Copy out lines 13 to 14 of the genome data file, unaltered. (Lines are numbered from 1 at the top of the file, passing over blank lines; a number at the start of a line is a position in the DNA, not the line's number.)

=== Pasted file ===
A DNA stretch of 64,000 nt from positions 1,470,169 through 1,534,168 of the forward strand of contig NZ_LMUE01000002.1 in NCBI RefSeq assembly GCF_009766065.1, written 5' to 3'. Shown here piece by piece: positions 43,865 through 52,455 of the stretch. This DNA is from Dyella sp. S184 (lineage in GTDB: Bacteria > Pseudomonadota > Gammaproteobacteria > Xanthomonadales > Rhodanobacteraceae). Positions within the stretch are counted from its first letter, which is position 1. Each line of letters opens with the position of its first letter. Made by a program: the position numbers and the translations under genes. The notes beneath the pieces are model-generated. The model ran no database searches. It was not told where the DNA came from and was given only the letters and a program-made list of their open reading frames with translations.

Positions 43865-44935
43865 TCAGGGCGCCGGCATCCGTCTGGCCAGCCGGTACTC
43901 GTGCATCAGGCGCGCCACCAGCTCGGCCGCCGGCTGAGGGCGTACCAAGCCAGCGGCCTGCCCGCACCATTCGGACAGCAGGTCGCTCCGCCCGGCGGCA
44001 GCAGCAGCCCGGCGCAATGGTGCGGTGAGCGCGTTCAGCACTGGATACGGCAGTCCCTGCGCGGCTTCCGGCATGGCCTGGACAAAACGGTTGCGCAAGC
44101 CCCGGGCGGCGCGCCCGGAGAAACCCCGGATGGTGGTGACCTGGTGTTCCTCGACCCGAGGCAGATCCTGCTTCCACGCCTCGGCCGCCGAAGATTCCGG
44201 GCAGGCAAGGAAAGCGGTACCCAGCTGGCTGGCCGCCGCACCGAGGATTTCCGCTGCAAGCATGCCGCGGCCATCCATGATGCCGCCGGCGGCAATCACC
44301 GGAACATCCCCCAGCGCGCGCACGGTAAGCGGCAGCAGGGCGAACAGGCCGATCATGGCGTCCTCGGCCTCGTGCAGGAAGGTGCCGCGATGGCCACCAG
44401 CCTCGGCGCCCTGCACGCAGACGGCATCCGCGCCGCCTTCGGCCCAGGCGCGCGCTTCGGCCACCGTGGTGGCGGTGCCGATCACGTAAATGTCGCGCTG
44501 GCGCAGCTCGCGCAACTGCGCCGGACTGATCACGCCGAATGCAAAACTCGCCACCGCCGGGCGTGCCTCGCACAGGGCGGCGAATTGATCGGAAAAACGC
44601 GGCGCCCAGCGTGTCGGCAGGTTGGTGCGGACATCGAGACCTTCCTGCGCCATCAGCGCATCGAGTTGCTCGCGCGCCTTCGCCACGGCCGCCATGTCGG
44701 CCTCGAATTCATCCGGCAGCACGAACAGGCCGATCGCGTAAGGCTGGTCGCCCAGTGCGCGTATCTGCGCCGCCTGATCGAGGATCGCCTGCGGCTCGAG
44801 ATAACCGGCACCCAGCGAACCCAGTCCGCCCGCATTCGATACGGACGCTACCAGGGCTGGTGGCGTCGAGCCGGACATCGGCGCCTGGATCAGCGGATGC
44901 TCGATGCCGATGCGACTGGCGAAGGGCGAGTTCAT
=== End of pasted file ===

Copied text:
44801 ATAACCGGCACCCAGCGAACCCAGTCCGCCCGCATTCGATACGGACGCTACCAGGGCTGGTGGCGTCGAGCCGGACATCGGCGCCTGGATCAGCGGATGC
44901 TCGATGCCGATGCGACTGGCGAAGGGCGAGTTCAT